Reshaping The Future of Film at Cannes Film Festival

Cannes This year’s Cannes Film Festival has now come and gone; another one truly for the books. The galas have all ended and the red carpets have been rolled up, but what remains is a truly interesting landscape given what the world still reflects on as one of the greatest renowned film festivals in the world. Cannes has been garnered as a maker and breaker of careers with a long history of premiering some of the best films of all time. This year was no exception. The welcoming of a new feature by Colombian filmmakers Ciro Guerra and Cristina Gallego as well as a grand statement on the role of women in film that continues the vastly important #MeToo movement inspired and educated.

A new title joining The Orchard’s ranks during the 2018 Cannes Film Festival is Birds of Passage from Colombian directing team Ciro Guerra and Cristina Gallego. The film played in the Directors’ Fortnight competition this year. Birds of Passage tells the story of an indigenous clan in the north of Colombia that gets in way over its head during the “la Bonanza Marimbera” of the 60’s and takes us into the 80’s with two warring clans fighting over drug territory and tribunal rights. Beautifully captured in the desert landscapes of the Wayuu people, Birds of Passage follows Raphayet and his family as they build their drug-fueled empire and struggle to maintain it. Structured in five chapters or ‘songs’ the film delivers a fascinating rendition of Columbia’s complicated identity. Exploding with color and jam-packed with action, audiences are sure to be on the edge of their seat during this film.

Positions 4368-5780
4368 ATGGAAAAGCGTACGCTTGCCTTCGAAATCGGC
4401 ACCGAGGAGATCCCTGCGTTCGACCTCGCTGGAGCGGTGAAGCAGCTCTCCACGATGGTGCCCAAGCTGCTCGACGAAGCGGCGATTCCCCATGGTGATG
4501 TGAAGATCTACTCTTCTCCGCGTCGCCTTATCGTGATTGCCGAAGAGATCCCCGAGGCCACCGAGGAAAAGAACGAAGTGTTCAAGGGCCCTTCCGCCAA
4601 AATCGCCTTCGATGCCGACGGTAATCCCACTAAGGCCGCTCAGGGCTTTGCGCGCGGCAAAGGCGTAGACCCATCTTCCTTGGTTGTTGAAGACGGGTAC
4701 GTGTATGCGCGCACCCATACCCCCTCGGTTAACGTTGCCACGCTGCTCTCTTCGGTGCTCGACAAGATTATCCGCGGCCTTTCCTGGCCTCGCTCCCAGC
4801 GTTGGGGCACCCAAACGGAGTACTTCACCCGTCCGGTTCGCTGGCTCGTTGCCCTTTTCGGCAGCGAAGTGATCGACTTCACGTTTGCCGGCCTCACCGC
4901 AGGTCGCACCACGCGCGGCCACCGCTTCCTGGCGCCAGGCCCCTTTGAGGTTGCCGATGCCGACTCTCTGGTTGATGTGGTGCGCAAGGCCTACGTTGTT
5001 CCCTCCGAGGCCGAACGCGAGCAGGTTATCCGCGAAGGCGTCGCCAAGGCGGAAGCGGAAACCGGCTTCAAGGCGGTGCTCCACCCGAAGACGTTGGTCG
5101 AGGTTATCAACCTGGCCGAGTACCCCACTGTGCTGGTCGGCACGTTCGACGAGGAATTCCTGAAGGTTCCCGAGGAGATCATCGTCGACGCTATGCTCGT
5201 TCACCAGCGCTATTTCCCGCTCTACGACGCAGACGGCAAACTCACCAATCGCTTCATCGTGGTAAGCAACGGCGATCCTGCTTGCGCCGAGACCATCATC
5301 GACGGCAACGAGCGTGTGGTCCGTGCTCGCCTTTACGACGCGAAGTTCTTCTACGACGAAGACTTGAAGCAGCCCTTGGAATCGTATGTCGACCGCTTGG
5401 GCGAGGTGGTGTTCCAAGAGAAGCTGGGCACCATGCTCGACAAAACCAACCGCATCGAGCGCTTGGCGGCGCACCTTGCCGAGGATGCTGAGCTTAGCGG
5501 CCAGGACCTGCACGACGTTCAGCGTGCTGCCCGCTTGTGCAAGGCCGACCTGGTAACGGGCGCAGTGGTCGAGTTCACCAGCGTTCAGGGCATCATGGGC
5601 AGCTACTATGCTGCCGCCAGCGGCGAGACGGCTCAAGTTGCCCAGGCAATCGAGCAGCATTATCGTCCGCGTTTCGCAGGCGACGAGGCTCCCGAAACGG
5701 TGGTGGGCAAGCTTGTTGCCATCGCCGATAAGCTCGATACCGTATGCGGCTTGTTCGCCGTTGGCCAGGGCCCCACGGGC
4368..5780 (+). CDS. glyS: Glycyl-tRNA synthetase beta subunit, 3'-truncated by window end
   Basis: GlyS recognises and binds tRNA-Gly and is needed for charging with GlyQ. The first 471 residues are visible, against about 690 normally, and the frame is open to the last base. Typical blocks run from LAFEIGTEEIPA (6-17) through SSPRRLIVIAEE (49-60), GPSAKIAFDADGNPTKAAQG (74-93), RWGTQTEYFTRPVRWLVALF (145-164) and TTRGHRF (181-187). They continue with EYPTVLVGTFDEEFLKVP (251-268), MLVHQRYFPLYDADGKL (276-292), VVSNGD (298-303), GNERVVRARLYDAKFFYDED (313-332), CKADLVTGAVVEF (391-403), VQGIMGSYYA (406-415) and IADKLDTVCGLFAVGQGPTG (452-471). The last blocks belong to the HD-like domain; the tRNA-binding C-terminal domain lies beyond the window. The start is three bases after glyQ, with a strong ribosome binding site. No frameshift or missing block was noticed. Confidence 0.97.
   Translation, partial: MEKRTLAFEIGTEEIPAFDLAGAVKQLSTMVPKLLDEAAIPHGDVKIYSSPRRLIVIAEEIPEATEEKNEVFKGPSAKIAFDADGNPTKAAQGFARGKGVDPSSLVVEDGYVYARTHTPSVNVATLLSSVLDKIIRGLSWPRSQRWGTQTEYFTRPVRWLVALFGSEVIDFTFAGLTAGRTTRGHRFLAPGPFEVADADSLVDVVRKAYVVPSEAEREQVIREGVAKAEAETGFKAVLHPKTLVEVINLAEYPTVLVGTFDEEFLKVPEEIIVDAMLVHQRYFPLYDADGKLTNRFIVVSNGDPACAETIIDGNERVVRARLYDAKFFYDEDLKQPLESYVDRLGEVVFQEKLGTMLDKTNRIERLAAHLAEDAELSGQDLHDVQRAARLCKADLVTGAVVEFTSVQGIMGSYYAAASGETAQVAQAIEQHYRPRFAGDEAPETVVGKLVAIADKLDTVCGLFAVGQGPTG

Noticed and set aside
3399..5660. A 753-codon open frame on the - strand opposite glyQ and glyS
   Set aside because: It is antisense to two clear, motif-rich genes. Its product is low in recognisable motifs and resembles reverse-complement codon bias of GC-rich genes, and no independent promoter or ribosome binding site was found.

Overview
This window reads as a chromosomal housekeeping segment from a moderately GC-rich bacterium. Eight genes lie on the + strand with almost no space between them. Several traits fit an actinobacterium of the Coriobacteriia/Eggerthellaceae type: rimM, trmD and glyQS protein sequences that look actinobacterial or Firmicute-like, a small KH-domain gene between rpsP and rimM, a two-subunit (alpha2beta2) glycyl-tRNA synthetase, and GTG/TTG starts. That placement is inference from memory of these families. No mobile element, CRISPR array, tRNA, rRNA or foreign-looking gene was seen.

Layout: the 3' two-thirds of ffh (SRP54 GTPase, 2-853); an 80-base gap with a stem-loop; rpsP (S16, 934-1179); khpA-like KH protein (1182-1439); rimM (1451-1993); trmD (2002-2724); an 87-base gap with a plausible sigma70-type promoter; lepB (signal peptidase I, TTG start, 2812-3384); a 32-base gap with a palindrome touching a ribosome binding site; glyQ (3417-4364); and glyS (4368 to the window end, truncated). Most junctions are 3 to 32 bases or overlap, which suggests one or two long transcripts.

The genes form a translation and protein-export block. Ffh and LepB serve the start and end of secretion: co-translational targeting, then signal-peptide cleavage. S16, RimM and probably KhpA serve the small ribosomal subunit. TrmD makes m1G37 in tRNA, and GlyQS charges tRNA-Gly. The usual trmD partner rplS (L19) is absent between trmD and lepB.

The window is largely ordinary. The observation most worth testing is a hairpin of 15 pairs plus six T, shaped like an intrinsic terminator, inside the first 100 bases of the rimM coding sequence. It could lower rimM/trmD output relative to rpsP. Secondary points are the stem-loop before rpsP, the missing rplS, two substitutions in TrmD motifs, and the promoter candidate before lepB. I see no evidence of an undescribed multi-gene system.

Among the biggest news out of Cannes was the protest in which 82 women climbed the steps of the Palais des Festivals in an unprecedented red carpet protest to press for improved gender equality in the film industry. In the seven decades since the festival’s inception, only 82 female-directed films have been represented out of 1,866 films screened at the festival. This protest was lead by Cate Blanchett in an effort to show the festival that equality is key to an industry that is pushing for progress. “Women are not a minority in the world, yet the current state of the industry says otherwise,” Blanchett said. “We stand together on these steps today as a symbol of our determination to change and progress.” The goal of the Time’s Up and 5020X2020 is to bring about equality in filmmaking by the year 2020.

This year’s festival was a landmark one in the industry and also in history. Voices are being heard, origin stories of the world were screened, and as Cate Blanchett stated during her demonstration, “The stairs of our industry must be accessible to all,” she concluded. “Let’s climb.”

Image courtesy of Cla78/Adobe Stock

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